CYPRESS COUNTY, AB — Robin Kurpjuweit’s house is a busy one.
It’s just before 4 o’clock when his children jump off the school bus and come bounding through the front door.
The kids greet their parents with hugs and kisses as homework spills onto the dining table.
It doesn’t take long before they’re building a blanket fort in the living room.
“We’re the people who like forts and stuff,” said Malakai, “and hiding.”
It’s an easy way to play and he said it’s better than the alternative.
“All of them like Barbie, so I’m always that guy who wants to play with people and make them happy so I do what they want,” the 11-year-old added.
He’s referring to the six little girls his family has fostered over the last two years.
Robin and his wife knew they’d had their family but a TV series helped inspire them into fostering.
“I kind of liked the idea of being able to help other kids and so I went to my wife and said ‘honey, have you ever thought about fostering?’ She exploded into tears and I knew at that moment that she had,” Robin said.
“Our kids, they grew up caring and loving and wanted to help other people,” he added. “This was a really good way that as a family, they could do that.”
Robin said the initial conversation with their three children went well and the kids were excited.
“There wasn’t a shadow of doubt for them. Until they had to share their room,” he said, laughing.
“I was totally willing to give up my room or to bunk in with Malakai for a foster kid ,‘cause I thought this would be super awesome” said Judah, 13.
The youngest, Emereese, admits she didn’t know what to expect.
“My mom always said just help out, do your best, be you,” the 10-year-old said.
The family attended an orientation with McMan and after the three-day information session, began filling out the paper work to make sure they fit the list of criteria.
“We need people that have a stable home, stable job, stable finances, stable relationships,” said Shannon Nelson, program supervisor with McMan. “You can be single, you can be married, divorced, that we’re not worried about, but it has to be stable.”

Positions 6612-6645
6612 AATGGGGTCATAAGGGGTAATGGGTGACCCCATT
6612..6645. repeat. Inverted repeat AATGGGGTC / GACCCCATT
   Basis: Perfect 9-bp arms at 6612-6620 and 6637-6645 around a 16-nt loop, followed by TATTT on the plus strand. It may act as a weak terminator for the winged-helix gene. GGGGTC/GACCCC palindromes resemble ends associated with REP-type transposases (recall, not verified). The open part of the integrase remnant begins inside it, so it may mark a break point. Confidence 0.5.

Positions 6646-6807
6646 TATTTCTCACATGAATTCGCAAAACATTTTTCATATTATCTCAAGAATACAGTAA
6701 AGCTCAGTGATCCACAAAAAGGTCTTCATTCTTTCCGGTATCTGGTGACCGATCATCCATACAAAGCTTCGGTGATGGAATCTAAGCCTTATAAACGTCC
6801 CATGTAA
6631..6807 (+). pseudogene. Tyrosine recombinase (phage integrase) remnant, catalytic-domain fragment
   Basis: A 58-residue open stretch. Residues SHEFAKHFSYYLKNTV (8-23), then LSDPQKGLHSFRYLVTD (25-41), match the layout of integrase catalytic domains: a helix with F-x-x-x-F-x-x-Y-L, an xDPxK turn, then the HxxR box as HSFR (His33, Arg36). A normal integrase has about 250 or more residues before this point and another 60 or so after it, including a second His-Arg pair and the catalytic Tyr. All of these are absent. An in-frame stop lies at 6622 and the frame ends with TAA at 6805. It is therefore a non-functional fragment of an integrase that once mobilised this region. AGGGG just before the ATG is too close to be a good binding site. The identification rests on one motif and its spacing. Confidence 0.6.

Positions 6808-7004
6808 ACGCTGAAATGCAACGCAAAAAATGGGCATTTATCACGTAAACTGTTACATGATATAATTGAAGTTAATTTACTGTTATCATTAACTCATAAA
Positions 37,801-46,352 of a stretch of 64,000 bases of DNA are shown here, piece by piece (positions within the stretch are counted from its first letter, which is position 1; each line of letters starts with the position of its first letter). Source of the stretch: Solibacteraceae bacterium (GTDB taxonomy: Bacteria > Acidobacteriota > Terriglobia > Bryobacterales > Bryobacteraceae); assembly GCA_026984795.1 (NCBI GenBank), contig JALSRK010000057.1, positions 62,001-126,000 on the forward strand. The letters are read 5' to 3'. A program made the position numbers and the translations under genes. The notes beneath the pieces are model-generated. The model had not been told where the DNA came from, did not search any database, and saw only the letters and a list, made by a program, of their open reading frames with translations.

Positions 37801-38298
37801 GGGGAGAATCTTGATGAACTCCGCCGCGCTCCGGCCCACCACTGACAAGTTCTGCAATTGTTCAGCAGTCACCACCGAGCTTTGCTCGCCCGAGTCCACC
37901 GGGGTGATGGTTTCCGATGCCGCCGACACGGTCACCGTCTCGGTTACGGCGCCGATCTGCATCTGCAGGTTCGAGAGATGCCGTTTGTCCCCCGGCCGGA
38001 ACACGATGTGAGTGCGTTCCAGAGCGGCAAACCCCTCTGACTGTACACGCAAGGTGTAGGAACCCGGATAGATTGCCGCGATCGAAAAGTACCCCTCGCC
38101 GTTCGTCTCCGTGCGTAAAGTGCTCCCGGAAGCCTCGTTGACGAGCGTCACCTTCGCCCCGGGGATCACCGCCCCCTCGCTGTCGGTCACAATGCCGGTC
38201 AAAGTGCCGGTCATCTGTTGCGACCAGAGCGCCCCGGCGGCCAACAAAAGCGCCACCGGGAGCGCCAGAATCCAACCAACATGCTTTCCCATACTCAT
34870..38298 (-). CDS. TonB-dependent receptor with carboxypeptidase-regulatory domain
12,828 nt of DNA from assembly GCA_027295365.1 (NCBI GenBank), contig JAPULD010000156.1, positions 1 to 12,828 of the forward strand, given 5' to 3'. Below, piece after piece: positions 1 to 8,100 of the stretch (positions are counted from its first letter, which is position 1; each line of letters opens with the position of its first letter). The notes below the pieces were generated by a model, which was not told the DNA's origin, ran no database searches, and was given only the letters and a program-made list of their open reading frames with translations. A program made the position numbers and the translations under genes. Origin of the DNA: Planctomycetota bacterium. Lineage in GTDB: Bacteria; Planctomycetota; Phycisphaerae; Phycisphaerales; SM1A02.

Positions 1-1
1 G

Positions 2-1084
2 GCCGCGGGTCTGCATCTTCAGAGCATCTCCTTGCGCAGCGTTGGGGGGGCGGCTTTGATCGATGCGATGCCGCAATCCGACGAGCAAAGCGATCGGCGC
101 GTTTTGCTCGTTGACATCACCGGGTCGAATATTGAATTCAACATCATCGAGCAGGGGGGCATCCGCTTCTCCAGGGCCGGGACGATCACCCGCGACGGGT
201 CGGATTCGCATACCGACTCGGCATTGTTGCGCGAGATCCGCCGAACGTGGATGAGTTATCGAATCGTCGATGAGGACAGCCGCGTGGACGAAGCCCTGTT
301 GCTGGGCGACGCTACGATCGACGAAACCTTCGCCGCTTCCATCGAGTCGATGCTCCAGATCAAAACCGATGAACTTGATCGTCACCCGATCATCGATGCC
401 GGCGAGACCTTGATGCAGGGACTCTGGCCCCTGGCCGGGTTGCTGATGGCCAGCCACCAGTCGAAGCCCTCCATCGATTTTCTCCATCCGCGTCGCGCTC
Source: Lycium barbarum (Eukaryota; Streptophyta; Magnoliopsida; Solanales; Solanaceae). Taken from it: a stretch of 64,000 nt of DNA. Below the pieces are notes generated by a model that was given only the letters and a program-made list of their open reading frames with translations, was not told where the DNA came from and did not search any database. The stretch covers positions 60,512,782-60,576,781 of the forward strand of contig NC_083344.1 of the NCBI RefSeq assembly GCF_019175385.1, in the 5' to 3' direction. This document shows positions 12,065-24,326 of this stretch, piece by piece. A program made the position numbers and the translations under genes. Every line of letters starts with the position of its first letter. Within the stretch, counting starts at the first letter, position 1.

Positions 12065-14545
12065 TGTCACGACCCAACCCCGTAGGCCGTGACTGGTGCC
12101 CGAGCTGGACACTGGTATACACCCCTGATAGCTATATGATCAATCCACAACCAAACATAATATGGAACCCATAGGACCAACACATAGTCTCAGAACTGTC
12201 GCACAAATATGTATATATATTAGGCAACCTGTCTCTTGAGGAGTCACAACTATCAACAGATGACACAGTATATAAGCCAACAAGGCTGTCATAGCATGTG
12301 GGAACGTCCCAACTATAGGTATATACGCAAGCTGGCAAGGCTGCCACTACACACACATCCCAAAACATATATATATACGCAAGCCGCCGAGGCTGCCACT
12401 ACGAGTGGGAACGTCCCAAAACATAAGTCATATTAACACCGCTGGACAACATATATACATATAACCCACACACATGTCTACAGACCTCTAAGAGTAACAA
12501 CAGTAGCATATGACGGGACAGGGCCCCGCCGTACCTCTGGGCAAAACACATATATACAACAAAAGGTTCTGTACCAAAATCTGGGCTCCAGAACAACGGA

Nelson said the organization is always looking for families to foster.
She adds that it isn’t for everyone. One of the biggest challenges can be navigating through the government system.
“You are not the guardian,” she said. “Foster parents are only the day to day care providers. The social worker is the guardian and sometimes that’s shared guardianship with the biological parent. So then that’s when it gets difficult because there’s a lot of people making decisions.”
Nelson adds that the end goal is always to reunite the child with their family, which can make saying goodbye the hardest part of all.
“I get sad, emotional, tear up, cry,” said Malakai. “All those feelings, like getting angry and stuff, upset that they have to go.”
“Sometimes doing the right thing doesn’t always feel good,” Robin said. “We come back to that over and over again and we choose to live in conflict sometimes.”
“You’ve got to remember that they’re actually going back to their actual family who love them so much,” said Judah.
All of the experiences the family has shared over the last two years has only strengthened how they love.
“Our capacity for love is greater,” Robin added. “That’s something that’s absolute. There’s no question about that.”
McMan is hosting an orientation October 26-28 for anyone interested in learning more about fostering or adopting.
Registration for the weekend is required.
For more information, contact Shannon Nelson at 403-527-1588 ext. 226 or visit their website.
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